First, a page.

Theodore Slate - Jun 8, 2020
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Spain has announced its plan to gradually open borders to tourists from countries deemed the safest in the fight against the COVID-19 pandemic, starting from June 22, according to a spokesman for the Ministry of Tourism. In Madrid, the set date to reopen borders for tourism is July 1.

The closing of borders already shows consequences for the economy in tourist terms. Specifically, over 7.1 billion euros, the amount Spain would have made if tourism had performed like last year, have been lost between mid-March, when the borders were closed, and April 30. Just over 2.9 billion correspond to March, and the rest (about 4.2 billion) to April, once Spain’s National Statistics Institute (INE) has confirmed that international tourist receipts were zero during that month.

This means that trade surplus is at stake, which has been a constant in the Spanish economy since 2012 when the country finally came out of a double recession thanks to the export industry. In particular, in addition to the trade balance, tourism accounted for 3.7% of the GDP in 2019 according to the Bank of Spain.

Taking into account that Spain’s balance of payments (BoP) showed last year a 2.3% financing capacity as a percentage of GDP, this means that if the tourism losses are prolonged or visitors drop dramatically during the high season, which has just started, the trade surplus could be in danger.

In this sense, the country could see the end of its historical eight consecutive years with export finance capacity, something that had not happened since the time of developmentalism. Since then, frequent commercial deficits have always been resolved through devaluations or severe adjustment plans.

This explains why Spain has accumulated a huge net external debt (international investment position) by the end of 2019, equivalent to 921 billion euros, which represents 74% of the GDP. That is, 6% less than the previous year. This improvement is due to a better performance of the export industry, which is now at risk due to the collapse of the tourist balance, making it a vulnerable factor to an external financial crisis.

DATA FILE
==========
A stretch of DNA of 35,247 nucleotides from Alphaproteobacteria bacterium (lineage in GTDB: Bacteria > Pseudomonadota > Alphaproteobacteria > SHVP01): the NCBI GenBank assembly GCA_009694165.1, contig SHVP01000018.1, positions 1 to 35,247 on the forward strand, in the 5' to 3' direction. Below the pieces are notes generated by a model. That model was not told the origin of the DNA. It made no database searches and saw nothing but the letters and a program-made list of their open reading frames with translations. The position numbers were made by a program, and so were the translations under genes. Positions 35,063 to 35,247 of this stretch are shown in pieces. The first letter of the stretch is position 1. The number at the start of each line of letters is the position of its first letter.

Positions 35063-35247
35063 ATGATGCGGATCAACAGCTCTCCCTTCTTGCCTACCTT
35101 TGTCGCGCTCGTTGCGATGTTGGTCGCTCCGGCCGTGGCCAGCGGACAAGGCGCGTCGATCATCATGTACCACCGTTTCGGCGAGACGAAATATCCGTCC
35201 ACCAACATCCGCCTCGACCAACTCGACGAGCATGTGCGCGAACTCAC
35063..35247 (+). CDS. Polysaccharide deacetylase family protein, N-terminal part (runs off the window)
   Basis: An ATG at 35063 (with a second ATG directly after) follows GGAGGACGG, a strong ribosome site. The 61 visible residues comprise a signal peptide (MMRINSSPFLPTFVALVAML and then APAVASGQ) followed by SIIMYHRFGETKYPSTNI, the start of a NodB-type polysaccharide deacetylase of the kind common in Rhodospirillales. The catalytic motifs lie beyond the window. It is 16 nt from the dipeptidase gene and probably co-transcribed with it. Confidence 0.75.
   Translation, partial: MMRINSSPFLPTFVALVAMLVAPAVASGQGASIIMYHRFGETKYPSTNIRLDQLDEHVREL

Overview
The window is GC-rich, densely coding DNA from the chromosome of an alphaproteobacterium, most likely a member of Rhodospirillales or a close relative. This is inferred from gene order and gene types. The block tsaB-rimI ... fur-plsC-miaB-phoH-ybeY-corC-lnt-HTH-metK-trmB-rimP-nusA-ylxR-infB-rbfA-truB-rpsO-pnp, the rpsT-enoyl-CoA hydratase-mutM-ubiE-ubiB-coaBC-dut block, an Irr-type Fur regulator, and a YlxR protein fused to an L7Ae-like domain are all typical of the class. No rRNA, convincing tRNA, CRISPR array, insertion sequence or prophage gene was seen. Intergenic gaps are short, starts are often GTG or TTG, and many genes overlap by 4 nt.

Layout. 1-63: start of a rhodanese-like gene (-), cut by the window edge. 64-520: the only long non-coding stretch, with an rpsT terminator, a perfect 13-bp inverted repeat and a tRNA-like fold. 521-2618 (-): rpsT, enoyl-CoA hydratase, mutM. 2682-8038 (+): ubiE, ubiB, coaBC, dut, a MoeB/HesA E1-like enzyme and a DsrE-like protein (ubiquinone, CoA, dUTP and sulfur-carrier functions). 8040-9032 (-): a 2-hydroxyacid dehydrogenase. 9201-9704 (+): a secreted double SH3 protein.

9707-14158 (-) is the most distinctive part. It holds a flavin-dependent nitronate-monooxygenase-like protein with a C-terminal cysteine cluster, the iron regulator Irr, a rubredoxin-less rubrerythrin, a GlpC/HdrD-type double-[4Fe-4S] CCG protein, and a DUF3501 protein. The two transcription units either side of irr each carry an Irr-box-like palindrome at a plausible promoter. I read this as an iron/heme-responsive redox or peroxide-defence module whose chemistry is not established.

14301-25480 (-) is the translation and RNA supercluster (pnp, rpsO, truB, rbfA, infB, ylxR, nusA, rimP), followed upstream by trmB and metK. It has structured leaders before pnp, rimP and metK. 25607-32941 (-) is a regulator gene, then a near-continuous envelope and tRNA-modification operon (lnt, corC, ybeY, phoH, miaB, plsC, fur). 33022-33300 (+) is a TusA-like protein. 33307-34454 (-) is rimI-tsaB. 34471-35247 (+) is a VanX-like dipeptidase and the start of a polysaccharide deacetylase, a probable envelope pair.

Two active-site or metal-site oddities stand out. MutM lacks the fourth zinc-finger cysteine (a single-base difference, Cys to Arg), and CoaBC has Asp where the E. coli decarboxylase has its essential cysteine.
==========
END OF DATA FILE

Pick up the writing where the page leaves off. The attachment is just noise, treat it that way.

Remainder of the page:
The Bank of Spain itself draws attention to this fact in its annual report on the country’s BoP and recalls that the future evolution of tourism is conditioned by two factors.

On the one hand, due to the “rate of lift of travel restrictions”, and, on the other, due to the risk perception that tourists may have of the pandemic, which could lead “to the adoption of measures of voluntary social distancing by potential tourists “. In other words, the Bank of Spain is doubtful about the country’s ability to regain tourists, especially when other countries that compete with Spain in the sun-and-beach category, such as Greece or Portugal, are showing better health records.

It should also be noted that 83.7 million tourists arrived in Spain last year, and while there is a certain degree of stagnation (a 1.1% increase compared to the previous year), revenues grew threefold (3.2 %), basically by travelers from non-EU countries. In addition, 40 of the 83 million tourists who visited Spain last year were from the United Kingdom (18 million), France and Germany (11 million each). Therefore, Spain is highly dependent on these countries, which have also been heavily affected by the pandemic (less in the case of Germany).

Replacing these tourists by others of different nationalities is, in any case, not likely, since the following markets are made up of Nordic countries, which last year represented for Spain slightly over 5.5 million travelers according to the tourist movement survey.

For Spain, the season between June and September is crucial. Of the almost 84 million arrivals of 2019, over 38 million crossed the border in the middle months of the year, when, unfortunately, the pandemic will still be an issue. Some experts believe that this is the reason why the Spanish government, aware of the impact this has on the economy, decided to accelerate the different phases of the de-escalation plan.

The announcement is not a surprise when taking into account that tourism (in terms of GDP and including GNP) generated 147,946 million euros in 2018, which represents 12.3% of the GDP. As for employment, tourism, directly and indirectly, employs 2.62 million people; in other words, 12.7% of Spain’s total population of employees.

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